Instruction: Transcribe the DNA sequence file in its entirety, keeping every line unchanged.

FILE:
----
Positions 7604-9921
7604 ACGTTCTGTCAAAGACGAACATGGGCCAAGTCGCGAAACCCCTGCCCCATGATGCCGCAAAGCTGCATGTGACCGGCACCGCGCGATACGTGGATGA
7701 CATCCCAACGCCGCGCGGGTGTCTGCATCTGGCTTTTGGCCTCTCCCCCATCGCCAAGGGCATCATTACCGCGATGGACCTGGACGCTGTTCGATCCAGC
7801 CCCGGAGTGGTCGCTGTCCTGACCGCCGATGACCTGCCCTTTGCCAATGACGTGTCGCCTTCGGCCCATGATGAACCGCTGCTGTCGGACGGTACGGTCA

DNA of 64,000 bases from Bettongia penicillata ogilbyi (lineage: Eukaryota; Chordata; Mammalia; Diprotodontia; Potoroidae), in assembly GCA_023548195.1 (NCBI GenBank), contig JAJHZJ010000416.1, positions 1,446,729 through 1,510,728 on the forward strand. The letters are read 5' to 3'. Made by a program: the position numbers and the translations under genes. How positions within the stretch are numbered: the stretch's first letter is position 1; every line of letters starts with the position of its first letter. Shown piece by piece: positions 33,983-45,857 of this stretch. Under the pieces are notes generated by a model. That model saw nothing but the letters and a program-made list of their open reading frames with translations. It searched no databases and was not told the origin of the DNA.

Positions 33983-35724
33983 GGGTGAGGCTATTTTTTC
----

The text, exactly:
Positions 7604-9921
7604 ACGTTCTGTCAAAGACGAACATGGGCCAAGTCGCGAAACCCCTGCCCCATGATGCCGCAAAGCTGCATGTGACCGGCACCGCGCGATACGTGGATGA
7701 CATCCCAACGCCGCGCGGGTGTCTGCATCTGGCTTTTGGCCTCTCCCCCATCGCCAAGGGCATCATTACCGCGATGGACCTGGACGCTGTTCGATCCAGC
7801 CCCGGAGTGGTCGCTGTCCTGACCGCCGATGACCTGCCCTTTGCCAATGACGTGTCGCCTTCGGCCCATGATGAACCGCTGCTGTCGGACGGTACGGTCA

DNA of 64,000 bases from Bettongia penicillata ogilbyi (lineage: Eukaryota; Chordata; Mammalia; Diprotodontia; Potoroidae), in assembly GCA_023548195.1 (NCBI GenBank), contig JAJHZJ010000416.1, positions 1,446,729 through 1,510,728 on the forward strand. The letters are read 5' to 3'. Made by a program: the position numbers and the translations under genes. How positions within the stretch are numbered: the stretch's first letter is position 1; every line of letters starts with the position of its first letter. Shown piece by piece: positions 33,983-45,857 of this stretch. Under the pieces are notes generated by a model. That model saw nothing but the letters and a program-made list of their open reading frames with translations. It searched no databases and was not told the origin of the DNA.

Positions 33983-35724
33983 GGGTGAGGCTATTTTTTC